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Zenith Grant Awardee

Anthony Short

University of Bristol

Project Title

Emergent Relativity

Project Summary

Most people consider that only the state of the universe at the present moment is real, and that it changes with time. However, it is difficult to reconcile this view with Einstein\'s relativity, which says that different observers disagree about what constitutes the present. This has led many theoretical physicists to think of reality as a static \'box\' containing all of space and time, so that all the events in the entire history and future of the universe (and the ‘present moments’ of all observers) co-exist. This project will highlight and explore some issues raised by this space-time box approach – in particular concerning the complexity of reality in this model, and its explanation of causality (why the future can be predicted from the present). In light of these issues, and inspired by recent results showing that relativity emerges naturally for quantum particles in discrete space and time (as if on a chessboard with a digital clock), we will investigate whether the original time-evolving view could be the most natural after all.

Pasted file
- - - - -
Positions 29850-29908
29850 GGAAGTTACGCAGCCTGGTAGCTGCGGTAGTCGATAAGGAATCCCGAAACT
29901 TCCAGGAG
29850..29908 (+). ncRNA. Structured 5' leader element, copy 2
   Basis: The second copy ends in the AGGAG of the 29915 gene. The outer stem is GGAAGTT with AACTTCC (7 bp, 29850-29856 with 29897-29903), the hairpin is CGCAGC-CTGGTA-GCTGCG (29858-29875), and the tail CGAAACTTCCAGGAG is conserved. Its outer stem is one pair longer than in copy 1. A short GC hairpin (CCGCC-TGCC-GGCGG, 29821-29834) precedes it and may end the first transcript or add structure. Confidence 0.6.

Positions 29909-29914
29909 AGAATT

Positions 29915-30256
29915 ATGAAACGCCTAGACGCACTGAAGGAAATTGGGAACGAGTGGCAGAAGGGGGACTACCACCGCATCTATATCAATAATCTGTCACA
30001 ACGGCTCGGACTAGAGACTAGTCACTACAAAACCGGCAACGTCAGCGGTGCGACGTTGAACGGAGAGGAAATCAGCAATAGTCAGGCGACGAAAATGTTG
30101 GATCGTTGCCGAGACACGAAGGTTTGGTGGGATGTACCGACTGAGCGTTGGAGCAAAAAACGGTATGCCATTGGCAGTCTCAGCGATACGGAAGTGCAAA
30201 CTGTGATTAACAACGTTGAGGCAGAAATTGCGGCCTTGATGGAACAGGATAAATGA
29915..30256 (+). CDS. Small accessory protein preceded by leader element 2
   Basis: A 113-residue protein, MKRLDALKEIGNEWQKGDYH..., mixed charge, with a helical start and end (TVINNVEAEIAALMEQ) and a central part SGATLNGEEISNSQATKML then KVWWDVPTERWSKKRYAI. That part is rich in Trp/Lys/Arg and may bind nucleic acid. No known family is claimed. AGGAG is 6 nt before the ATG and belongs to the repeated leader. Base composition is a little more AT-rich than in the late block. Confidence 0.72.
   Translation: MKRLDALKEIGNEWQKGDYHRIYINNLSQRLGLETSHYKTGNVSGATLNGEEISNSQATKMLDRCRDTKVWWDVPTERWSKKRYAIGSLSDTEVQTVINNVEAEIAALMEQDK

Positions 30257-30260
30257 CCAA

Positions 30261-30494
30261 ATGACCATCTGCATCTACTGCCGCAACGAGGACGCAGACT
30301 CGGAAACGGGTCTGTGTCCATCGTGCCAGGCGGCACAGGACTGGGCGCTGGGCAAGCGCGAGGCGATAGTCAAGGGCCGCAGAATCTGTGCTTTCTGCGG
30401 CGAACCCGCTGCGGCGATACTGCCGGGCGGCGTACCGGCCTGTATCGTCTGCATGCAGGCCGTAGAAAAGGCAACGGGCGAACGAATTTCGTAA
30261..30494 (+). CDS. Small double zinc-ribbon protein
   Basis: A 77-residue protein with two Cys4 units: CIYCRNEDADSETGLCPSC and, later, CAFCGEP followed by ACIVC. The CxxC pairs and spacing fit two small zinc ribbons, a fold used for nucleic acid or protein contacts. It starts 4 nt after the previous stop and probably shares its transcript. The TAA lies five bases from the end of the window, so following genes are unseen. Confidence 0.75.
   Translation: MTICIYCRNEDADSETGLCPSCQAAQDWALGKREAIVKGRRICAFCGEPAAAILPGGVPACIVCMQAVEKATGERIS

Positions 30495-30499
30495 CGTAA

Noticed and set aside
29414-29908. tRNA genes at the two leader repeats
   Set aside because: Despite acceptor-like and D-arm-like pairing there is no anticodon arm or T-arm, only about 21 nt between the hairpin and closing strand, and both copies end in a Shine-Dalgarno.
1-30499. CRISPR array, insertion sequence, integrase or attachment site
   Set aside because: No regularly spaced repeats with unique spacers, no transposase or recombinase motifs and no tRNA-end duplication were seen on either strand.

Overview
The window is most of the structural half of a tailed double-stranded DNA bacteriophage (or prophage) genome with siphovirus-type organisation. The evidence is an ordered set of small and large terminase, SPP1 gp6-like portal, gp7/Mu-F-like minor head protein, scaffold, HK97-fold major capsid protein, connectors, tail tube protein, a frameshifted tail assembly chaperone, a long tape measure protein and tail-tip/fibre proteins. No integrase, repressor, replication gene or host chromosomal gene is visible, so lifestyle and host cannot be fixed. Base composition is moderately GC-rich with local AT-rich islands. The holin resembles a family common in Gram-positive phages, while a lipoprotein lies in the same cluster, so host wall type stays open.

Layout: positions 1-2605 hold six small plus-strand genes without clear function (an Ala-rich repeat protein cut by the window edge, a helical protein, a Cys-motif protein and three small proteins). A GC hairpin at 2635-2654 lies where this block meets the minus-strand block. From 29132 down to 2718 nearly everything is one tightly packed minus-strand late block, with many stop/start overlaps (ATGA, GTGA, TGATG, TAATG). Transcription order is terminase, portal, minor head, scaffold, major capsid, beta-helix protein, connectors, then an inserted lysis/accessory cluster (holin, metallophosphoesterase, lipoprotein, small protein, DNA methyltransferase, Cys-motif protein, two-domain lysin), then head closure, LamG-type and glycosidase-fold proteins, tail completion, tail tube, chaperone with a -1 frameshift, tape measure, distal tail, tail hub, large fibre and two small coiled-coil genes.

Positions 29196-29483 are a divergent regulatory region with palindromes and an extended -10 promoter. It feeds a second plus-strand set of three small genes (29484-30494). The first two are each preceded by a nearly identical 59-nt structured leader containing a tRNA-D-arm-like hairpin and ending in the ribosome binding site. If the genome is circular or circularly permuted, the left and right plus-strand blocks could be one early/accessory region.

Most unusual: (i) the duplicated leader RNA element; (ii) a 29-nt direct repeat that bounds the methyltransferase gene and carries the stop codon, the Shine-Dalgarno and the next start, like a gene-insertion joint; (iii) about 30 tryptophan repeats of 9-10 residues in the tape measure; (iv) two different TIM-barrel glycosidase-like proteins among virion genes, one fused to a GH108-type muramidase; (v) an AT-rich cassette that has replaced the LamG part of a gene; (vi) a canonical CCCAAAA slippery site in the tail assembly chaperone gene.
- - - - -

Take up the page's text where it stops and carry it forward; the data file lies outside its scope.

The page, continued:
Technical Abstract

Special relativity lies at the heart of modern physics, and has inspired a fundamental shift in our picture of reality, from a spatial state evolving in time to a static block universe. This conceptual shift raises some profound issues, particularly concerning causality and complexity, which this proposal seeks to highlight and address. In light of these issues, we will consider whether relativity could emerge naturally without requiring such a large conceptual shift. If reality consists of a state evolving via physical laws, causality follows naturally. However, in the block universe picture, causality appears to be a surprising property in need of further explanation. The block universe also seems a very complex object to exist without some mechanism for its construction, whereas in the evolving state picture both the initial state and physical laws could be simple, and complexity only generated dynamically (indeed, this could also explain the thermodynamic arrow of time). Recent work on quantum particles in discrete space and time has shown that relativistic symmetries can emerge naturally even given a preferred reference frame. We will investigate whether these results can be generalised to provide an alternative argument for relativity which does not require abandoning the evolving state picture.

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